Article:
There in Beijing, I worked in an open office the Esperanto style of creative operations all over the world. The job was more apprenticeship than anything, a crash course in magazine making, not to mention copy editing and Chinese-to-English translation. Then the magazine informed me they couldn’t pay for the flights I would need in and out of China several times a year to compensate for my temporary visa. I jumped ship when I was offered a position at a blog in Brooklyn that I had connected with over Twitter. Always looking out for new opportunities lead me eventually to freelancing, working as a business of one.

This hustle isn’t just a young person’s game. It’s also the experience I’ve seen my parents go through over the past decade. Both highly educated engineers, they worked at suburban material-design companies of the kind that were supposed to provide a lifetime of employment, promotions, and stock options. Yet bosses got in the way. Stock options never panned out. Companies shut down, investigated for fraud.

My parents pivoted, to use the Silicon Valley-favored term that means switching the orientation of a business. My mother became a high-school science teacher, sharing her expertise with students. My father tried teaching, then grew an independent engineering consulting business from our basement. As that, too, faded, he turned an annual robotics summer camp he ran in my small Connecticut hometown into a non-profit education center that stays open all year. Scrambling for funding is difficult, but at its small scale, it’s sustainable.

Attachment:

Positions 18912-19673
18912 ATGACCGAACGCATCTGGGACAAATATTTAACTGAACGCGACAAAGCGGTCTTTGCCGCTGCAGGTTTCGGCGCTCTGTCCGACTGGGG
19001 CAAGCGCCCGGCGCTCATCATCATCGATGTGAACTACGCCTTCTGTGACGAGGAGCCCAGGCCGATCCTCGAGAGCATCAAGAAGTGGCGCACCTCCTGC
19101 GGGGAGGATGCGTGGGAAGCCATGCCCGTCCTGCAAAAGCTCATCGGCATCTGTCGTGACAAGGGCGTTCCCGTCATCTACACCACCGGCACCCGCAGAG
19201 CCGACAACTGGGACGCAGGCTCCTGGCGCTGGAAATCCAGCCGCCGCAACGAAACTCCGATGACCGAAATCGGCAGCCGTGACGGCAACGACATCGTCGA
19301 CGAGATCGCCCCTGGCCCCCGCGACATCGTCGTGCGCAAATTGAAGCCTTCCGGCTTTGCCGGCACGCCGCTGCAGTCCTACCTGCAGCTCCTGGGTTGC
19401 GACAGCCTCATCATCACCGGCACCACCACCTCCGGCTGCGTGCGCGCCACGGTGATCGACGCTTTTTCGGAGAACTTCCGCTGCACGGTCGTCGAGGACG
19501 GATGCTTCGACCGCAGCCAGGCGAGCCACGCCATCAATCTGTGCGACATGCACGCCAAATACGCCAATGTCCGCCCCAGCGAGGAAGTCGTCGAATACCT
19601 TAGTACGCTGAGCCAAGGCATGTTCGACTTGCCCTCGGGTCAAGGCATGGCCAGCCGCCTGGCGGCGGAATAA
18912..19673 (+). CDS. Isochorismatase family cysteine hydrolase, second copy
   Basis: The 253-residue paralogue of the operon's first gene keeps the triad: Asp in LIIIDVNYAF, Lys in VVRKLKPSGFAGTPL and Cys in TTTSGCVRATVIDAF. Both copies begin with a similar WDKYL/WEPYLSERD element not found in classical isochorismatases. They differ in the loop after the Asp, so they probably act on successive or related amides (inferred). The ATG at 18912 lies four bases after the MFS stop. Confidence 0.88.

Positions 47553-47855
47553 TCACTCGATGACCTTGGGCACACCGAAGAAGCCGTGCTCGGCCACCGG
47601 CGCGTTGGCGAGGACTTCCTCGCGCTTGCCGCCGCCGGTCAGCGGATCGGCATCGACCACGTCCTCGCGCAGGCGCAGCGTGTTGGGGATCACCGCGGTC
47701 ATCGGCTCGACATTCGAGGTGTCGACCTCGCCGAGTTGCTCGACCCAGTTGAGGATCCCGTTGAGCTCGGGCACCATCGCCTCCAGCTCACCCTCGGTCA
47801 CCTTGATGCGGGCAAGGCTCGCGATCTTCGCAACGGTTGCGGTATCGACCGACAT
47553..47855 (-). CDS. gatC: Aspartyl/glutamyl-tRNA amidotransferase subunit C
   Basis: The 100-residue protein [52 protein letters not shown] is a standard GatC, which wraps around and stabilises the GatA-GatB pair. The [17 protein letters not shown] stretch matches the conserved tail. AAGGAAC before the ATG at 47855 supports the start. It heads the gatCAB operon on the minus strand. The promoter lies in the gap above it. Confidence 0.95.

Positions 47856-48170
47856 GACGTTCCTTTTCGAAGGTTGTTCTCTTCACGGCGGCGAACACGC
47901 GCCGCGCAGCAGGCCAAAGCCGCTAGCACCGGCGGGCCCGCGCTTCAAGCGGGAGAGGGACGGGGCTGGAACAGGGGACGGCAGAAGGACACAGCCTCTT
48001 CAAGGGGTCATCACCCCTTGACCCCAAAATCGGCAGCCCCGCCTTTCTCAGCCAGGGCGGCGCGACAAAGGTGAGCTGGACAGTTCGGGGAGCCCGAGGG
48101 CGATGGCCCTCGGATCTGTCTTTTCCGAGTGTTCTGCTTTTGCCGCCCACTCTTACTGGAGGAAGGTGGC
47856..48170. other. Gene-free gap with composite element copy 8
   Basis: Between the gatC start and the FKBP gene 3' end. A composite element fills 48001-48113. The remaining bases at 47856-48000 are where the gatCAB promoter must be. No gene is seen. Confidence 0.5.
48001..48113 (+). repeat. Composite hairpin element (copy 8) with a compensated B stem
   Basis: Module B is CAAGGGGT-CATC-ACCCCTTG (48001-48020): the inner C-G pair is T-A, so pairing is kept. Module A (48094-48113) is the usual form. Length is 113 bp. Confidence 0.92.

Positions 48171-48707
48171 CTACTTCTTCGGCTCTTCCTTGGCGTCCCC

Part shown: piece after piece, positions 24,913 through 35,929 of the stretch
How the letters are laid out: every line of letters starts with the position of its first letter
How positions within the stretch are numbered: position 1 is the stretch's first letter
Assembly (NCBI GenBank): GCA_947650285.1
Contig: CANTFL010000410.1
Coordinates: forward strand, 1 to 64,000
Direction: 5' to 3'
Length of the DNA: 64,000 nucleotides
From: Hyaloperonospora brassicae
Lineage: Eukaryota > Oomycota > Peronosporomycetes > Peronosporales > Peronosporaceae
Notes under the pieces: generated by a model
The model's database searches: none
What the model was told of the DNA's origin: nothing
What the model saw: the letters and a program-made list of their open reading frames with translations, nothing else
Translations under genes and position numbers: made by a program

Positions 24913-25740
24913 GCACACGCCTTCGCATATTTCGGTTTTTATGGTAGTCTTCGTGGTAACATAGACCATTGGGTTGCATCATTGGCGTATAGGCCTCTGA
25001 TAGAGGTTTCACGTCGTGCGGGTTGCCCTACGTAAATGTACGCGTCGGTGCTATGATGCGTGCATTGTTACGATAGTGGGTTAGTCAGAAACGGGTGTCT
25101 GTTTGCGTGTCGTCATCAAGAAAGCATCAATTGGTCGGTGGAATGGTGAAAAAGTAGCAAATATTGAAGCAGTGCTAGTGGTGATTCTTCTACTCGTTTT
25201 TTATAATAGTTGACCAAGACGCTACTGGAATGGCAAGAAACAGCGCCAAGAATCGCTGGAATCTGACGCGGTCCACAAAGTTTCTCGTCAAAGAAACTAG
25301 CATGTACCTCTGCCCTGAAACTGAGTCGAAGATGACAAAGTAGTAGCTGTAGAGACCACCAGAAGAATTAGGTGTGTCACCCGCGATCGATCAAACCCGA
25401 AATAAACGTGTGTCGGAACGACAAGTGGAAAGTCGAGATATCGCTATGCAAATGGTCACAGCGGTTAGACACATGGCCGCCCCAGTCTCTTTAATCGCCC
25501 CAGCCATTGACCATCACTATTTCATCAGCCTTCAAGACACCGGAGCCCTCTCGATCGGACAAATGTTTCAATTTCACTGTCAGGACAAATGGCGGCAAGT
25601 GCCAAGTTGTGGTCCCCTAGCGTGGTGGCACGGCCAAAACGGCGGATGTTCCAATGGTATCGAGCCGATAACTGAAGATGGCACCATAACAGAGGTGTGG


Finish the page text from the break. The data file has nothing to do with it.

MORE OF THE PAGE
As larger companies fail to provide what they once promised, I see myself and those around me relying more on ourselves, finding creative solutions to economic precarity and thriving in the process. If working for a corporation doesn’t even come with stability, why bother? Being able to make changes and be flexible is a powerful asset in the new economy. I find my career feeling more sustainable in freelancing than it ever has in a full-time job in the relentlessly churning media industry.

Like any crisis, post-employment is also an opportunity to make change happen. If a low labor participation rate creates the impetus for us to permanently rethink the relationship between employee and employer, then it’s a welcome motivation. Even if we don’t have to be, we all should be entrepreneurs.